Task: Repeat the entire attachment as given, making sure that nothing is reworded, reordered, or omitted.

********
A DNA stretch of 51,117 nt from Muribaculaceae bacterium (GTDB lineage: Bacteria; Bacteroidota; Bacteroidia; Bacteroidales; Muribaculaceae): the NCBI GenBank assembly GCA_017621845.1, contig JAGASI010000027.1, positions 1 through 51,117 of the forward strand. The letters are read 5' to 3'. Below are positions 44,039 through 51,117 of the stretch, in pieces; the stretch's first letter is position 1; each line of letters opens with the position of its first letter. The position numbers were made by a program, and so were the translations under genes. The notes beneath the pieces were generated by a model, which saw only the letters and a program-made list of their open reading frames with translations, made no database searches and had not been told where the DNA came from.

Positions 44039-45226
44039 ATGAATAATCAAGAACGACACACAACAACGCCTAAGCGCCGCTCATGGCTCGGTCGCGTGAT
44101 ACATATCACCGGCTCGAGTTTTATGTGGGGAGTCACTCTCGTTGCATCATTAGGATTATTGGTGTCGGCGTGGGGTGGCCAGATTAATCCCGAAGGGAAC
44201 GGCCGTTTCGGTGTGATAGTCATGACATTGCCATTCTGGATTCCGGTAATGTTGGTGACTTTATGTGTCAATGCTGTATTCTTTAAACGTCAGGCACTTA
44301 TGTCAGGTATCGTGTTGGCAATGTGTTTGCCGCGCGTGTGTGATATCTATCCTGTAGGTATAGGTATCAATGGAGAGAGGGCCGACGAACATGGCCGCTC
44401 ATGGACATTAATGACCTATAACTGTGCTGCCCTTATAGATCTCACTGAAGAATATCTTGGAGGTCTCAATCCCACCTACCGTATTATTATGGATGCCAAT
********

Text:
A DNA stretch of 51,117 nt from Muribaculaceae bacterium (GTDB lineage: Bacteria; Bacteroidota; Bacteroidia; Bacteroidales; Muribaculaceae): the NCBI GenBank assembly GCA_017621845.1, contig JAGASI010000027.1, positions 1 through 51,117 of the forward strand. The letters are read 5' to 3'. Below are positions 44,039 through 51,117 of the stretch, in pieces; the stretch's first letter is position 1; each line of letters opens with the position of its first letter. The position numbers were made by a program, and so were the translations under genes. The notes beneath the pieces were generated by a model, which saw only the letters and a program-made list of their open reading frames with translations, made no database searches and had not been told where the DNA came from.

Positions 44039-45226
44039 ATGAATAATCAAGAACGACACACAACAACGCCTAAGCGCCGCTCATGGCTCGGTCGCGTGAT
44101 ACATATCACCGGCTCGAGTTTTATGTGGGGAGTCACTCTCGTTGCATCATTAGGATTATTGGTGTCGGCGTGGGGTGGCCAGATTAATCCCGAAGGGAAC
44201 GGCCGTTTCGGTGTGATAGTCATGACATTGCCATTCTGGATTCCGGTAATGTTGGTGACTTTATGTGTCAATGCTGTATTCTTTAAACGTCAGGCACTTA
44301 TGTCAGGTATCGTGTTGGCAATGTGTTTGCCGCGCGTGTGTGATATCTATCCTGTAGGTATAGGTATCAATGGAGAGAGGGCCGACGAACATGGCCGCTC
44401 ATGGACATTAATGACCTATAACTGTGCTGCCCTTATAGATCTCACTGAAGAATATCTTGGAGGTCTCAATCCCACCTACCGTATTATTATGGATGCCAAT